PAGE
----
This post follows on from Part 1, which can be found here.
3. Sense of the Universal Church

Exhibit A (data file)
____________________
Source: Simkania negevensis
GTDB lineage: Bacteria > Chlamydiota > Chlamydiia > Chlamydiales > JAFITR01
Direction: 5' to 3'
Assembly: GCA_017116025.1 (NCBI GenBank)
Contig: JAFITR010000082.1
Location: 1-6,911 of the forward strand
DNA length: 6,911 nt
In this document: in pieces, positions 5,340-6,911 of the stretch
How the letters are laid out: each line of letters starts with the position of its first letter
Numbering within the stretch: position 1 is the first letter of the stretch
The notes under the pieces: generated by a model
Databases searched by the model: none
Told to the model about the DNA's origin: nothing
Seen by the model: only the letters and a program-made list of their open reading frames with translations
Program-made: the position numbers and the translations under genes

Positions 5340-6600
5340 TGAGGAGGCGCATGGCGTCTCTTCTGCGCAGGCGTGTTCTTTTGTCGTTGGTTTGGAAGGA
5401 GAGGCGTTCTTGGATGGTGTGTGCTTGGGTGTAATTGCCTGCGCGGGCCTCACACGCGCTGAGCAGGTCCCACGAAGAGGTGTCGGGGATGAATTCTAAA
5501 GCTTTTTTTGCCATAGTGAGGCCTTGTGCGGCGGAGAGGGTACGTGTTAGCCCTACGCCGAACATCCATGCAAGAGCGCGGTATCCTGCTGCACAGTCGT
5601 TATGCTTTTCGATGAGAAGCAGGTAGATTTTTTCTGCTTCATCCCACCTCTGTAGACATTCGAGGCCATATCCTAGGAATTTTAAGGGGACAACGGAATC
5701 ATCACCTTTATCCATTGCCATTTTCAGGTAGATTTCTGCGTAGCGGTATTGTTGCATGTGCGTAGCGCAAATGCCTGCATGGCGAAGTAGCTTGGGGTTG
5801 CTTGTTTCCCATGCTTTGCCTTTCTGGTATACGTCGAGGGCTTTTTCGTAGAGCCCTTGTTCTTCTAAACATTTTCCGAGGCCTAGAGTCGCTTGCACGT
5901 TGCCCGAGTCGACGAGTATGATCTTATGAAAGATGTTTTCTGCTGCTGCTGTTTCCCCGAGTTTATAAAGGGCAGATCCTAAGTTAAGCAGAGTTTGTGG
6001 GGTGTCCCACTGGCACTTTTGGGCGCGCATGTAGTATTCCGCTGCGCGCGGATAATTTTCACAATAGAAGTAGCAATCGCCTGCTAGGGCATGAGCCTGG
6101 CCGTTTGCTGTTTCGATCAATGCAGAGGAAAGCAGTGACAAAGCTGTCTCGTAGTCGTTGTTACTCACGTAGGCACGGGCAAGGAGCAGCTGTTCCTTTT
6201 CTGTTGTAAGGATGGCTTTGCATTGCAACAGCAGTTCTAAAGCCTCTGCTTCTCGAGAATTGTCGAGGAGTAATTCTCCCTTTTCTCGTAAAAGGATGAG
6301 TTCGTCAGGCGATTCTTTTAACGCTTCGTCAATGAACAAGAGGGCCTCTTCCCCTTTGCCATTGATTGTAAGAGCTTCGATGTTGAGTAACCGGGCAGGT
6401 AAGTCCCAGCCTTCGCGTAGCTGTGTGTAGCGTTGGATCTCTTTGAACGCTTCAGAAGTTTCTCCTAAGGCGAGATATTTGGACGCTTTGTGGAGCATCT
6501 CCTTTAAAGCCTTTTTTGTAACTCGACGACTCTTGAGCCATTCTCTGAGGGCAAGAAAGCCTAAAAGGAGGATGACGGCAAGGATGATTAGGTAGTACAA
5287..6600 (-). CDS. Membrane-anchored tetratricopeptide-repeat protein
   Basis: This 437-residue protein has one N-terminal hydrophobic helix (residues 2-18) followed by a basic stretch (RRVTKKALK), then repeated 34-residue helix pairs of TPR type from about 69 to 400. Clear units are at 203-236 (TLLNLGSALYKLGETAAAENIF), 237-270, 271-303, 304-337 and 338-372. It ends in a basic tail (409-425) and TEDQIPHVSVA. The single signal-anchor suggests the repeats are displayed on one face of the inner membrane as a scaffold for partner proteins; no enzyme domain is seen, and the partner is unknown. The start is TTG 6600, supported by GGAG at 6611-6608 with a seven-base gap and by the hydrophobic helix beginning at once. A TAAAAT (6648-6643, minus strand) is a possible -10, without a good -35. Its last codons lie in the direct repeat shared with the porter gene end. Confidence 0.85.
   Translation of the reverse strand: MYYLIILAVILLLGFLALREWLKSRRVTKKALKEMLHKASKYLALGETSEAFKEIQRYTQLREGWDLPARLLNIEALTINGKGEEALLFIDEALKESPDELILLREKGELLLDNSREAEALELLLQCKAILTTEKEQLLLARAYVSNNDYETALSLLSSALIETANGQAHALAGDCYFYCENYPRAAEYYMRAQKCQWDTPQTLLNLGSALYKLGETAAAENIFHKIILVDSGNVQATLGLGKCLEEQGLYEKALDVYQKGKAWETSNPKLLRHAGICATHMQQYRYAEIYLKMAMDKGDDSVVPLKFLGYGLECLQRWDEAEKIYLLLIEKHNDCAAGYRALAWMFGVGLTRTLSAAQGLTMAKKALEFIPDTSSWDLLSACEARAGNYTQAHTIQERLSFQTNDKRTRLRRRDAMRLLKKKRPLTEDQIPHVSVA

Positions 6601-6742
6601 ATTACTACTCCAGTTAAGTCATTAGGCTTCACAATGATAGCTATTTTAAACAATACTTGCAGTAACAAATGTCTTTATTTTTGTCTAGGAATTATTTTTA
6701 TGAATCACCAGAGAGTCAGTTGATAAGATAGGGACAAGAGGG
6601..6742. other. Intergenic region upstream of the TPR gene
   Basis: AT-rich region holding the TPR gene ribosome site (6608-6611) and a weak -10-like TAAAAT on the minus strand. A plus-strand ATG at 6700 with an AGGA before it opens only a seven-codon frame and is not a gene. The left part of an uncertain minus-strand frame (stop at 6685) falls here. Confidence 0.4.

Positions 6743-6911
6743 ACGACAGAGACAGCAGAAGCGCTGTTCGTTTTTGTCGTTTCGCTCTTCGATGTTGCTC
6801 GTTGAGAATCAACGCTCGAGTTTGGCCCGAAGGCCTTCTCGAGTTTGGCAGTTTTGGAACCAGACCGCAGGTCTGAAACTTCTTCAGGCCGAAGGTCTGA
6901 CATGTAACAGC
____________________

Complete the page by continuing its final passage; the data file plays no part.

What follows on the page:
For many of the pilgrims, World Youth Day is their first experience of a major Catholic event. Only at large celebrations in Rome, really, is such a beautiful example of the universal Church otherwise offered. A quick glance at the national flags in the crowds shows one part of this, but it is also the range of religious habits, of the New Ecclesial Movements and communities, that reveals something of the healthy plurality that exists in the Church, and which becomes a strengthening factor in the experience of World Youth Day. That plurality, too, is of course maintained and disciplined by the guidance of the Holy Father. His presence at World Youth Day is not simply as a crowd-pleaser, but as an essential sign of the universal nature of the Church, which gathers with Peter to say to the Lord, “Lord, you know everything; you know that I love you”. World Youth Day pilgrims take this idea away with them – they learn something about the universal nature of the Church, and they glimpse the real and paternal care exercised by the Pope as the Vicar of Christ. They learn something by experience that in the past was reserved to seminarians sent to Rome for their studies and, in doing so, they gain a profound understanding of their incorporation into the mystical body of Christ. Whether they come from thriving parishes, or are relatively isolated as young, faithful Catholics, such an encounter creates a personal sense of discipleship, and an intentional sense of mission, making them more confident to speak of their own experience of Christ’s love to their friends and peers.